Data isn’t only about storage and accumulation – sometimes it’s also about deletion, cleanup and archiving. In SQL there’s more than one way to empty a table. Two essential methods are available:
DELETE vs. TRUNCATE
Both commands serve totally different purposes, which are sometimes not fully understood.
The key difference is that
DELETE is basically a row level operation. A
DELETE statement will mark every row matching the
WHERE-clause as deleted. In the case of billions of rows, this takes a relatively long time.
TRUNCATE is different: It’s basically a table operation. Instead of touching each row separately, it will simply empty the entire table and start a new data file.
How DELETE and TRUNCATE work
Let’s create some sample data and take a look:
blog=# CREATE TABLE t_sample AS SELECT * FROM generate_series(1, 1000000) AS id; SELECT 1000000
You’ve just created 1 million rows, which can be used to check the process.
The first example shows a simple
DELETE which will delete all rows and terminate the transaction (ROLLBACK):
blog=# BEGIN; BEGIN blog=*# \timing Timing is on. blog=*# DELETE FROM t_sample; DELETE 1000000 Time: 709.771 ms blog=*# ROLLBACK; ROLLBACK Time: 0.836 ms
PostgreSQL needs around 0.7 seconds for this operation. In the next listing you can see what happens if you use
blog=# TRUNCATE t_sample; TRUNCATE TABLE Time: 2.481 ms
TRUNCATE is considerably faster than
DELETE. You need to keep in mind that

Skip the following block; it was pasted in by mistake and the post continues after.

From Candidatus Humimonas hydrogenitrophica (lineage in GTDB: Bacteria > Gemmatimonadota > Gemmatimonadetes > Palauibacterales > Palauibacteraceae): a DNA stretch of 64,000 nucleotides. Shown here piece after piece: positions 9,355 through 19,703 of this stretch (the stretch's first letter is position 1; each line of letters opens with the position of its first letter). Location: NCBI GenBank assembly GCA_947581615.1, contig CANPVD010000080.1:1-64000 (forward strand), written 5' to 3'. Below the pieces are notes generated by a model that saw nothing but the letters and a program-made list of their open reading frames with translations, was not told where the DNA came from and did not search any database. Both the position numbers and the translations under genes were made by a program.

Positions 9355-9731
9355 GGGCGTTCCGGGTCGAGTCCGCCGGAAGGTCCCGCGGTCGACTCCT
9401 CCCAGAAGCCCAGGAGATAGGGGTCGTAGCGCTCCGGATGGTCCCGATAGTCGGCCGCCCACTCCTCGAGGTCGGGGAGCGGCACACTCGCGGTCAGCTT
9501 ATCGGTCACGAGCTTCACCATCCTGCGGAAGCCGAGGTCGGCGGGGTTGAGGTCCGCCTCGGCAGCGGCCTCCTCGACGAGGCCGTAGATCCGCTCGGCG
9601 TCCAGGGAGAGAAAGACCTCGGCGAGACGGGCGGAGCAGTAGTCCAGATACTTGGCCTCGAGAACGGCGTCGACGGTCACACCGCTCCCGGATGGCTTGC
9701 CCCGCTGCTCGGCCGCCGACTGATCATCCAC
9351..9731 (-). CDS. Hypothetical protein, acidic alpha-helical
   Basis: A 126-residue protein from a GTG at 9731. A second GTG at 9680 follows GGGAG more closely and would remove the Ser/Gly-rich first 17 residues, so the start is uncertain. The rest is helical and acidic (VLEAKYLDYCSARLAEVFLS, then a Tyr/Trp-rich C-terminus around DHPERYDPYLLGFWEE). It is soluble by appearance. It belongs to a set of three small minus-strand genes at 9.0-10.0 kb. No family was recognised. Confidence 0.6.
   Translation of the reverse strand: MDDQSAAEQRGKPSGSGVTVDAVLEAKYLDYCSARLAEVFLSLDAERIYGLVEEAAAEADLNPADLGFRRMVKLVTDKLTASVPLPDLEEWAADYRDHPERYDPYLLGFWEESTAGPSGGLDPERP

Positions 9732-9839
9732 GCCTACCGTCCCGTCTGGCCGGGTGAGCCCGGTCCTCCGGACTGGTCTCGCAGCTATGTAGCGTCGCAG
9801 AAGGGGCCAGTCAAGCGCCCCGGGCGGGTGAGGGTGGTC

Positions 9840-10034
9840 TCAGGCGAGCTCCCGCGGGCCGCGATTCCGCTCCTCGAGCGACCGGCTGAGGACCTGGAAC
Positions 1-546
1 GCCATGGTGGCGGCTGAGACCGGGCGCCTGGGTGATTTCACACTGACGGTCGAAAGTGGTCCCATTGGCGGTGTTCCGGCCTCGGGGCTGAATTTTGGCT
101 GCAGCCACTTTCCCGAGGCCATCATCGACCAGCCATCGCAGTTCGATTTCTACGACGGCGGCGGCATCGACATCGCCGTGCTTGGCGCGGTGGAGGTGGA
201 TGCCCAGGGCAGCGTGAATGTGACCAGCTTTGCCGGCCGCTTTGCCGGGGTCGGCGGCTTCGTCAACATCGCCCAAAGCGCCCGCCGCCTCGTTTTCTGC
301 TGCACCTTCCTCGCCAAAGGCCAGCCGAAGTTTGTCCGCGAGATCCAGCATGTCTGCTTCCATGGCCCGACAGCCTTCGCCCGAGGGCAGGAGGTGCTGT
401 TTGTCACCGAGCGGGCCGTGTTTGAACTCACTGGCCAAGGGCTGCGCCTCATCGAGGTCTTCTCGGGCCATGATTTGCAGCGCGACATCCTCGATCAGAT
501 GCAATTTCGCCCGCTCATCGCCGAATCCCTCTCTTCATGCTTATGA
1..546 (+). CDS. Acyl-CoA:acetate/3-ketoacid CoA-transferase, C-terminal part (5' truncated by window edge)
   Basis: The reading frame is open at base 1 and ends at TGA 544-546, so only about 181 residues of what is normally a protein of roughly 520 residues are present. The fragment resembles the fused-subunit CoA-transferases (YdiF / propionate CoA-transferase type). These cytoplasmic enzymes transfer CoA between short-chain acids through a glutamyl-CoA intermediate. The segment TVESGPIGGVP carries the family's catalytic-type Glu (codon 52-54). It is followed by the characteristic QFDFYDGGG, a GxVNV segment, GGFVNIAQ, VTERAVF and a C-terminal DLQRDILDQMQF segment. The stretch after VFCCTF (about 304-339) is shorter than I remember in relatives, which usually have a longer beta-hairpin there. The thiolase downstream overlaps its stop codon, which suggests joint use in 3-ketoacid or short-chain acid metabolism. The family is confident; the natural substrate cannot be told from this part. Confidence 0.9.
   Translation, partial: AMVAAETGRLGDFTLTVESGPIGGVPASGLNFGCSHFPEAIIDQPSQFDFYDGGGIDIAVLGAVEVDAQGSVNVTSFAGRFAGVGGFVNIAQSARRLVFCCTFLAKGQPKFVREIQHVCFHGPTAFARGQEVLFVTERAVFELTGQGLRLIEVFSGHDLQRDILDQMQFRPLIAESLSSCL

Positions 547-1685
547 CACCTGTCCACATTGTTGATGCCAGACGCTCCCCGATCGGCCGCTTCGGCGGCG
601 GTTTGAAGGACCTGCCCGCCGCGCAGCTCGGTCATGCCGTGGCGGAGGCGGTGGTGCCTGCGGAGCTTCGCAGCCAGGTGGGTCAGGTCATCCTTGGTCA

TRUNCATE can only be used if you want to clean an entire table (or partition), while
DELETE was designed to remove rows more selectively. The conclusion therefore is that
TRUNCATE is unbeatable if you want to delete all rows. Avoid
DELETE in this case.
TRUNCATE: Under the hood
It’s noteworthy that in PostgreSQL,
TRUNCATE is fully transactional. That means that
TRUNCATE can be rolled back just like any other command. People therefore often ask: How does it work– and how can this ever work? Let’s take a look and see:
blog=# SELECT oid, relfilenode, relname FROM pg_class WHERE relname = 't_sample'; oid | relfilenode | relname --------+-------------+---------- 309268 | 309271 | t_sample (1 row)
In PostgreSQL a table is stored in a set of files identified by the “relfilenode”. What happens is that PostgreSQL will lock the table during
TRUNCATE and create a new relfilenode:
blog=# BEGIN; BEGIN blog=*# TRUNCATE t_sample; TRUNCATE TABLE blog=*# SELECT oid, relfilenode, relname FROM pg_class WHERE relname = 't_sample'; oid | relfilenode | relname --------+-------------+---------- 309268 | 309272 | t_sample (1 row) blog=*# COMMIT; COMMIT
As you can see, a new file has been created. The beauty is: In case of a
ROLLBACK, the new file can be thrown away and you’re back where you started. However, if the transaction is able to
COMMIT, the new file will be used:
blog=# SELECT oid, relfilenode, relname FROM pg_class WHERE relname = 't_sample'; oid | relfilenode | relname --------+-------------+---------- 309268 | 309272 | t_sample (1 row)
During these operations, the OID (= object ID) will stay constant.
If you want to dive deeper into PostgreSQL and if you happen to be interested in how to modify data and table structures efficiently, I want to recommend my post about ALTER TABLE done right on our website.
Also, if you want to learn more about PostgreSQL and if you’re interested in other topics, feel free to leave a comment with your suggestion. We’re eager to post useful content that’s relevant and helpful to you.